Stock options are a type of equity compensation, or a way for employers to reward key employees beyond the usual paycheck.
Equity comp can allow you to participate in the growth and upside potential of the company you work for, and is often a great tool to leverage to accelerate your progress toward building wealth.
But it’s easy to make big mistakes with your stock options if you’re not careful. While options, RSUs, and ESPPs can provide serious financial upside, you have to understand what you have and how to use it to your advantage — as well as know the best ways to optimize these benefits.
Here are some of mistakes you could make with your equity compensation, as well as what you can do to avoid these potential pitfalls in the future.
Mistake 1: Failing to Read the Plan Document for Your Stock Options
Your plan document for your stock options is kind of like the owner’s manual. It’s important to have it and review it, because it contains all the facts you need to know about your options and how they work.
Too often, we see people who have stock options or another form of equity comp — but they have no clue what they have, if there are any limitations, and what specific rules their company might use when it comes to granting this kind of compensation.
And yes, the details matter. Because incentive stock options and non-qualified stock options are not the same, and may receive different tax treatments.
Same goes for RSUs, or restricted stock units — which behave very differently than either type of stock option.
And then you have ESPPs, or employee stock purchase plans, which are again different than the other types of equity mentioned above.
This is why your plan document is so important. It should tell you exactly what kind of equity compensation you have and all the rules for what you can do with it, when, and if there are any restrictions or exceptions.
Read it carefully and make sure you fully understand all the details. If you don’t understand something, the first step is to reach out to your HR department to ask for help.
A more advanced step, however, is to work with a financial planner with experience in setting strategies for equity compensation.
They’ll be able to provide expert recommendations about what to do with your options, RSUs, or ESPP shares in the context of your entire financial plan, which takes your goals, tax situation, and more into account when figuring out the absolute best moves to make with your equity comp.
Mistake 2: Ignoring the Concentration Risk You May Face
FINRA describes concentration risk as “the risk of amplified losses that may occur from having a large portion of your holdings in a particular investment.”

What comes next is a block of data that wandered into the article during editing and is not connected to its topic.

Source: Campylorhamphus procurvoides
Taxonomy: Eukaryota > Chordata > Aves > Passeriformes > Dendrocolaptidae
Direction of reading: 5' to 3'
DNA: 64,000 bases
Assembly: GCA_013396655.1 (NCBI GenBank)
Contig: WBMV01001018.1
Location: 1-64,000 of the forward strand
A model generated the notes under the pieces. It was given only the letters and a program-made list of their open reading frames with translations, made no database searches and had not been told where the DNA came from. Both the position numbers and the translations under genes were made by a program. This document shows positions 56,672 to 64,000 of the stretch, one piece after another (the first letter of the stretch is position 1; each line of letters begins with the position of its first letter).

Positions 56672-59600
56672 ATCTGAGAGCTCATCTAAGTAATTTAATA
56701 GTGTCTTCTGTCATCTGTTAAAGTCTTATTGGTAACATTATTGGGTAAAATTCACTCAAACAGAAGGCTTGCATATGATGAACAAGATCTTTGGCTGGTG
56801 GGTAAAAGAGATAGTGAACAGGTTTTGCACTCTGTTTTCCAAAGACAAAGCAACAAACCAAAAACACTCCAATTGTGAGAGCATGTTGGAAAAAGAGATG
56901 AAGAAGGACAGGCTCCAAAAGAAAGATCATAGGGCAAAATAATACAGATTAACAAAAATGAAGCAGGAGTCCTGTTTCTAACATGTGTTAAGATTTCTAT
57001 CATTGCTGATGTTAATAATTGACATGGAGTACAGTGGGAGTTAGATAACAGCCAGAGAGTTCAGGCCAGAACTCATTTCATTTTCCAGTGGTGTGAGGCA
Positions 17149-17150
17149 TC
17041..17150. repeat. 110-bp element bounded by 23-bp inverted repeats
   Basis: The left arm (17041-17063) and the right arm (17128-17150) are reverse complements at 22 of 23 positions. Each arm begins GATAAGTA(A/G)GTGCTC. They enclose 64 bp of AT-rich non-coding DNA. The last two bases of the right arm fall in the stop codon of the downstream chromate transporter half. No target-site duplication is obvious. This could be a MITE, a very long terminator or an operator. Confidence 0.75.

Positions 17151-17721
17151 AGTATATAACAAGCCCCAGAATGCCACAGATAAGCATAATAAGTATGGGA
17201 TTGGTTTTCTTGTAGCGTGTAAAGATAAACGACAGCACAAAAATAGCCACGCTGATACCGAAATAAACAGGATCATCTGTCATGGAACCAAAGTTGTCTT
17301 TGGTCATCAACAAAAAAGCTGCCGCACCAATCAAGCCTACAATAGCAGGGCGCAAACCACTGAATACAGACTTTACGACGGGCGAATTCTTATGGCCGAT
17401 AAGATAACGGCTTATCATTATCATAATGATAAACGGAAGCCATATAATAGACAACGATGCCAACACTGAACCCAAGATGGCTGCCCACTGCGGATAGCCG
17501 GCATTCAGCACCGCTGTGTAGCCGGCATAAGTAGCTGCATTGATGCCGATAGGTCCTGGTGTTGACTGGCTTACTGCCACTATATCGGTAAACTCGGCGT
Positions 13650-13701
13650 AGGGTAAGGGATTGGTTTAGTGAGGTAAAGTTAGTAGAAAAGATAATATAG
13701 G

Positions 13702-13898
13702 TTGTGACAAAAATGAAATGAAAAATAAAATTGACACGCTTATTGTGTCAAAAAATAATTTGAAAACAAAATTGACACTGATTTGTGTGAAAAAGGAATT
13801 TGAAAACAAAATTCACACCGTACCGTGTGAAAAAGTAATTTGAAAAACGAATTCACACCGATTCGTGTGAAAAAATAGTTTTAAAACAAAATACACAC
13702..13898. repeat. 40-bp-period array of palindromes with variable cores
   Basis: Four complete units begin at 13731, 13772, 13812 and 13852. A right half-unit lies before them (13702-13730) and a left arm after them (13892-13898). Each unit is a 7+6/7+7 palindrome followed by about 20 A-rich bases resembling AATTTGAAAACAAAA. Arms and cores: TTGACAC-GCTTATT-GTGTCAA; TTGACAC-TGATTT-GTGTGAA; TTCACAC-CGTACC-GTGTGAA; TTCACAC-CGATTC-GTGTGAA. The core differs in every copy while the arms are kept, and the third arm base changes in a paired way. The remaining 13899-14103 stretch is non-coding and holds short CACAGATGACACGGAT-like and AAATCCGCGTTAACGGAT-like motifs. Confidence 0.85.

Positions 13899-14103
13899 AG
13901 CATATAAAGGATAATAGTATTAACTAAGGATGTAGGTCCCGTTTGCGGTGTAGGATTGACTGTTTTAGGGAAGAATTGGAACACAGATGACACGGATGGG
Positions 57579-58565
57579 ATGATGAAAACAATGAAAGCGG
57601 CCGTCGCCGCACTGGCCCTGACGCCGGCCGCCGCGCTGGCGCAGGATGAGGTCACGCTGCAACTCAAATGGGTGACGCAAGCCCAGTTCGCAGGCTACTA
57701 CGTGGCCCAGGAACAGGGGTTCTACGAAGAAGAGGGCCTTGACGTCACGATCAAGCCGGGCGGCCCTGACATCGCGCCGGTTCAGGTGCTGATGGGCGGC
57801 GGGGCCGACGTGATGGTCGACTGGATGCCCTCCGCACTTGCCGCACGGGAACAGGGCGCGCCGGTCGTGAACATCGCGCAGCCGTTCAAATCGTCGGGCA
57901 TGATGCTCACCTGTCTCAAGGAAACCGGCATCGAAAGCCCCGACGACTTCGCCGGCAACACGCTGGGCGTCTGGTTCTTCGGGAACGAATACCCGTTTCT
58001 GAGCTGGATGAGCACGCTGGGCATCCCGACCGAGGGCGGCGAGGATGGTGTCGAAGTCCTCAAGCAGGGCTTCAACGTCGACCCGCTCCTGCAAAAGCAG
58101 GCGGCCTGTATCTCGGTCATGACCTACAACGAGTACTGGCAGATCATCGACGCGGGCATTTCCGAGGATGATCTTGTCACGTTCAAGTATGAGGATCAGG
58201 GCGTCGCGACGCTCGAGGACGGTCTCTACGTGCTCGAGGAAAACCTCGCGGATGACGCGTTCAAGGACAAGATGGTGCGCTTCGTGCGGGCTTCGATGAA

Most of the time, we avoid concentration risk in investment portfolios through proper diversification across global markets. But this particular investment risk can be harder to manage if you have equity compensation, because you usually start automatically building a concentrated position in a single stock through contributions to ESPPs or grants of RSUs or stock options.
It might not be your intention to hang on to too much of one stock, but because vesting schedules and contributions are usually set in advance, it’s easy to end up having a big percentage of your overall investment portfolio be represented by your company’s stock.
Concentration risk is something you likely want to avoid no matter what kind of stock it is — but when it comes to your employer’s stock, this can become even more hazardous than normal.
Not only is a large percentage of your portfolio tied up in a single stock, but that same company is also the one that signs your paychecks.
When both your income and your investments rely on the good performance of your employer, you expose yourself to potentially catastrophic downsides.
Generally, I suggest that people don’t keep more than 5% of their net worth in any one stock. When it comes to your own company that you also rely on for regular income via a steady paycheck, you might want to hold even less in that stock to better diversify your financial life.
The reason that so many people struggle with making this mistake with stock options is that it’s really tempting to want to exercise and hold shares in hopes that your company will be the next one to go big.
And this can happen; I understand that the upside is significant. But you’re also risking the downside here, too.
And if experiencing the full extent of that downside — like a steep decline in the value of the company stock plus potential loss of income if you were to lose your job — would break your financial plan, then you literally can’t afford to gamble on holding too much of a single, concentrated stock position.